Probably the greatest hurdle to moving to act on it may in fact be that hallowed American political creature—the centrist. Prosperous societies go soft in the middle. People get used to getting stuff from the state. Politicians of both camps are accustomed to the fruits of handing stuff out. The late economist Mancur Olson diagnosed the cause of the decline of rich, industrialized countries: entitlements create very powerful, single-issue coalitions (think of the teachers’ unions) to protect them in the absence of a similarly committed counterforce. Once awarded, they become impossible to take away even as they gradually undermine a nation’s competitive and fiscal position, and especially as a growing share of the population gets more money from the state than it puts in. A record high of 49 percent of Americans live in households where someone gets at least one kind of government benefit. Nearly two thirds of all federal spending in 2011 will go to people in the form of a benefit, compared with 46 percent in 1975 and 18 percent in 1940.
A willingness to sacrifice doesn’t logically follow from an acknowledgment of the problem. If 75 percent are dissatisfied with the direction of the country, four fifths in a Bloomberg News–Washington Post poll in November oppose any reduction to Social Security or Medicare benefits. This has been the story of repeated attempts in France to roll back the welfare state, control debt, and stimulate growth. Majorities see the need for it—but not if it requires them personally to give up the 35-hour week, long holiday, or pension benefit. This might be called the welfare-prosperity conundrum. Large parts of the U.S. resemble France. There are worse fates, of course. Yet liberals and Francophiles might wish to note that the French are frustrated by their lack of economic dynamism and the concomitant decline in global status.
The reluctance of American voters to take the full plunge on reform is, euphemistically, called recalibrating toward the middle. This happened in Ohio in November. Having swept Republicans in last time around, Buckeye voters clipped their wings in a referendum, rejecting a plan to take away government workers’ right to collectively bargain. Don’t blame the power of the unions. The GOP failed to explain the economic imperative for the reform, and voters failed to understand the consequences of their choices in 2010. In another swing election state, Florida, 87 percent of Republicans tell pollsters Social Security is or will be important to their retirement; two thirds of all state voters oppose any change to benefits for future retirees.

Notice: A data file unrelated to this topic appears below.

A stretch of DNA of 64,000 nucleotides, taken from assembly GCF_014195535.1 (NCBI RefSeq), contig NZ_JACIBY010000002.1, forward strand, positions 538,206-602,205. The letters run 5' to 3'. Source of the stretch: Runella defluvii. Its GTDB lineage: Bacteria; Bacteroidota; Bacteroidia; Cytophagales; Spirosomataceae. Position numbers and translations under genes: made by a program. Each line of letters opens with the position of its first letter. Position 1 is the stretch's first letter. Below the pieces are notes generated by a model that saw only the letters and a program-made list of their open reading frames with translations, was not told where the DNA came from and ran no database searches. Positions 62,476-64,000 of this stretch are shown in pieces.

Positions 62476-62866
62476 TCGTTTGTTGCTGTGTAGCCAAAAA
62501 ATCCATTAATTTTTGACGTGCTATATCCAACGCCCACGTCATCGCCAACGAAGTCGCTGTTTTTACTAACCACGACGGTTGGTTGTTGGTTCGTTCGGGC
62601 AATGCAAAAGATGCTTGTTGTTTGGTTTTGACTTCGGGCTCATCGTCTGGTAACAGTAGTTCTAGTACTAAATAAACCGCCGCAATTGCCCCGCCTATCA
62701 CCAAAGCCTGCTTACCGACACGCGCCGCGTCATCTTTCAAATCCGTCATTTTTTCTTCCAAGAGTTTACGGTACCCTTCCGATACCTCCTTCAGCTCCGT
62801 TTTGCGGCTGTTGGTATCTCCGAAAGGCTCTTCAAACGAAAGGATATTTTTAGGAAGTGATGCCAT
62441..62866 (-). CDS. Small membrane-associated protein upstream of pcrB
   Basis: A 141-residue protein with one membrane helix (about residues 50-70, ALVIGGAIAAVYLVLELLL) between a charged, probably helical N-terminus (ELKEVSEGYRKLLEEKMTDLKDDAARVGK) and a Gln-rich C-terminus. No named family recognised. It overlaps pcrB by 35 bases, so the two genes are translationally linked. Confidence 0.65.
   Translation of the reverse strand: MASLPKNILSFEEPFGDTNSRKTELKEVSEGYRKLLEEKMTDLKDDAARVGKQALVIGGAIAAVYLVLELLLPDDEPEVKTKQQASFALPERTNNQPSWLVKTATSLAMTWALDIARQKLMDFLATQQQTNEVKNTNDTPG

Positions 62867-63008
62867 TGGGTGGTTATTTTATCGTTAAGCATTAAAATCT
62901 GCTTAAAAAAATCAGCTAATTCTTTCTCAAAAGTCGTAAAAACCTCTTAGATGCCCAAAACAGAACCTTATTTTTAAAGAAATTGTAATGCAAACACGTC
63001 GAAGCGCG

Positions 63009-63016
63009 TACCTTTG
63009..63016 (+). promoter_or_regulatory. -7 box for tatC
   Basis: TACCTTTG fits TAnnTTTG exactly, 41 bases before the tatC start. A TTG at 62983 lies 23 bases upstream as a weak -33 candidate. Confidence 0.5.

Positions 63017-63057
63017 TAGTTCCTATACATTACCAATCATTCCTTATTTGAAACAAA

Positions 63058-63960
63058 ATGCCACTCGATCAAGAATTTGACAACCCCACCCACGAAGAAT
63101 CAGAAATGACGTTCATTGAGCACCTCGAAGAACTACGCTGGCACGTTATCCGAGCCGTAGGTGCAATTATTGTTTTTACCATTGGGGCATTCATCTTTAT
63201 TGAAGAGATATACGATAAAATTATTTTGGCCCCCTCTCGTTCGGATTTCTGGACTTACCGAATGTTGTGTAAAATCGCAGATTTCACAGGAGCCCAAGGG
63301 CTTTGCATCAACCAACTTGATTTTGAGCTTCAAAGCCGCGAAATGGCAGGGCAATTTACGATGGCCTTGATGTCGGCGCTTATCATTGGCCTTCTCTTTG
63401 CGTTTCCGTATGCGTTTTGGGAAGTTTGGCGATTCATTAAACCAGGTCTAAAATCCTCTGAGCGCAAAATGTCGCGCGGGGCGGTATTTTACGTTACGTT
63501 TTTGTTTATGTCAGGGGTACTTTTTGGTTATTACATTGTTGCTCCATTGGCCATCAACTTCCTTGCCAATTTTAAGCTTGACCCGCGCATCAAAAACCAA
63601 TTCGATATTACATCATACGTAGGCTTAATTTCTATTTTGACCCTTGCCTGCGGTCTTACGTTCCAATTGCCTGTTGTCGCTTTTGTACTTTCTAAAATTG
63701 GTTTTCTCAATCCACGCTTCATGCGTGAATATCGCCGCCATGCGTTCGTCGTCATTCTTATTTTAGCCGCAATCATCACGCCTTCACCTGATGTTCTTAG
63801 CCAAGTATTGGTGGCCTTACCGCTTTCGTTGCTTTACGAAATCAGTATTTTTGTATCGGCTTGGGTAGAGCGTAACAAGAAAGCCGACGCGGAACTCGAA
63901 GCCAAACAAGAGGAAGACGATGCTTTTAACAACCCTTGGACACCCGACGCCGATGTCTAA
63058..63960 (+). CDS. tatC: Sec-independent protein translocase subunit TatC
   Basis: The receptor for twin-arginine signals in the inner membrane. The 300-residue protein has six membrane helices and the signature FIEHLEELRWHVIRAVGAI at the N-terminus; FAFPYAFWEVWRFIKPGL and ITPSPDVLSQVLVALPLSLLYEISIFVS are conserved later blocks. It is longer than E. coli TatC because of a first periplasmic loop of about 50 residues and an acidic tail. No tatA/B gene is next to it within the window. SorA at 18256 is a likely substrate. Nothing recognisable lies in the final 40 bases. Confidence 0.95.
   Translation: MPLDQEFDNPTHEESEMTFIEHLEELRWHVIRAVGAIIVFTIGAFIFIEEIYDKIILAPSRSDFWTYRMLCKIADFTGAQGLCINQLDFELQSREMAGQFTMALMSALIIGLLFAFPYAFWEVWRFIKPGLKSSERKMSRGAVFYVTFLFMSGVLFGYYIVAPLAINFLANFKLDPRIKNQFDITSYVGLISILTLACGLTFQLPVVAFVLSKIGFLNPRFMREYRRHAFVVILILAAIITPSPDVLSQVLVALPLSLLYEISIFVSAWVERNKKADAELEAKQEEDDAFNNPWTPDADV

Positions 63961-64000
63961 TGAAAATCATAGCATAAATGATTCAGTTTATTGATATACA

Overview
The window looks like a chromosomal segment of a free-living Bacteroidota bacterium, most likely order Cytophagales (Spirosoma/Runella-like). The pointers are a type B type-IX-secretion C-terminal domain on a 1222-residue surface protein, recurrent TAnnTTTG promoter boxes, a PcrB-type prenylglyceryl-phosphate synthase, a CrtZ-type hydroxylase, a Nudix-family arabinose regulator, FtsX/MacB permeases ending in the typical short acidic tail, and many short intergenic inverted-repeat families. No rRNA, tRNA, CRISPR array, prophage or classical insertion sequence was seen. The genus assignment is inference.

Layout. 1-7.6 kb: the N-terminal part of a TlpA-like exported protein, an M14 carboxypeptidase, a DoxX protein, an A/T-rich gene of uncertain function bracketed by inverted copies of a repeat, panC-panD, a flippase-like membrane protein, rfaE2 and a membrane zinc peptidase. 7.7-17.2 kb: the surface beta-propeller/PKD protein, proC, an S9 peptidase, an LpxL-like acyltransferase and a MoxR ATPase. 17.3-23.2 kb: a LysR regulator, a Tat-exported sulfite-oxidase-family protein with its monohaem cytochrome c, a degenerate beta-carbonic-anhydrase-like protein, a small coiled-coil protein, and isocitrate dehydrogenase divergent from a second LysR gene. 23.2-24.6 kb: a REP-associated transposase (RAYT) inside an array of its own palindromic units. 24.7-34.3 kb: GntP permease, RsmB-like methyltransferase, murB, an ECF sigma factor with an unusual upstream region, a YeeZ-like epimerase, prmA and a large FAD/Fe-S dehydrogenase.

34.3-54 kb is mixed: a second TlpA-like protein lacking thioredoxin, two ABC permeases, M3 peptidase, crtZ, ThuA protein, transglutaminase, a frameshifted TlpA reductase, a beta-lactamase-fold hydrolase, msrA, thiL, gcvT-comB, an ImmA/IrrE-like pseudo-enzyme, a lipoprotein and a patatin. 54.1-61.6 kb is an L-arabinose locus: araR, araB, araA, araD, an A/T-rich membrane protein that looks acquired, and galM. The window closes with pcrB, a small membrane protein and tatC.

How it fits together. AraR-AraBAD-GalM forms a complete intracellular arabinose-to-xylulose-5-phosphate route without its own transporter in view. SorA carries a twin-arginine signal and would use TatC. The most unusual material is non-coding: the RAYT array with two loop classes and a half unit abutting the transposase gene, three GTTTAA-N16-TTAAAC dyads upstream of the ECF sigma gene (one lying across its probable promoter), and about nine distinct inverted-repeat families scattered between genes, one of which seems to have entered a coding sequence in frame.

This is not meant to excuse settling for little. The Polish poet Czeslaw Milosz, who spent four decades in California exile, once noted that Americans are unusually willing to listen and change their minds. By temperament and education, this character trait differentiates them from Europeans. Translated to politics, it suggests they’re open to persuasion. Take Florida again. The one strong young communicator in the GOP—40-year-old Cuban-American Sen. Marco Rubio—won in 2010, by almost 20 percentage points in a three-way race, in spite of calling for an increase in the retirement age. Florida Republicans, a majority of whom are retirees, adore him. He is mentioned most often in vice-presidential-nomination talk.
Too few candidates take voters seriously enough to challenge them. President Obama’s charm of ’08 is gone; what’s left is mostly hectoring. Voters will respond no better to Republicans who continue to sound shrill. If the party wants to revive the economy and preserve U.S. preeminence, calls to release pent-up energy by reducing the regulatory and tax burdens on enterprise aren’t sufficient. It has to move on to opening up avenues to immigration, freer trade, and robust engagement, military or political, with the world. Before his death, Steve Jobs tried to talk Obama into this agenda. The president passed.
A European banker recently mused over America’s inherent advantage over the Old World. “You import a new society every 20 years,” he said, through immigration, innovation, and above all openness, even eagerness, to change. So the U.S. might—who knows—keep pace with the Pacific tigers. This will take leaders ready to make tough choices and voters willing to back them. This campaign, warts and all, will likely determine whether America can reinvent itself yet again.
This essay was published in Newsweek International's Special Edition, 'Issues 2012,' on sale from December 2011-February 2012.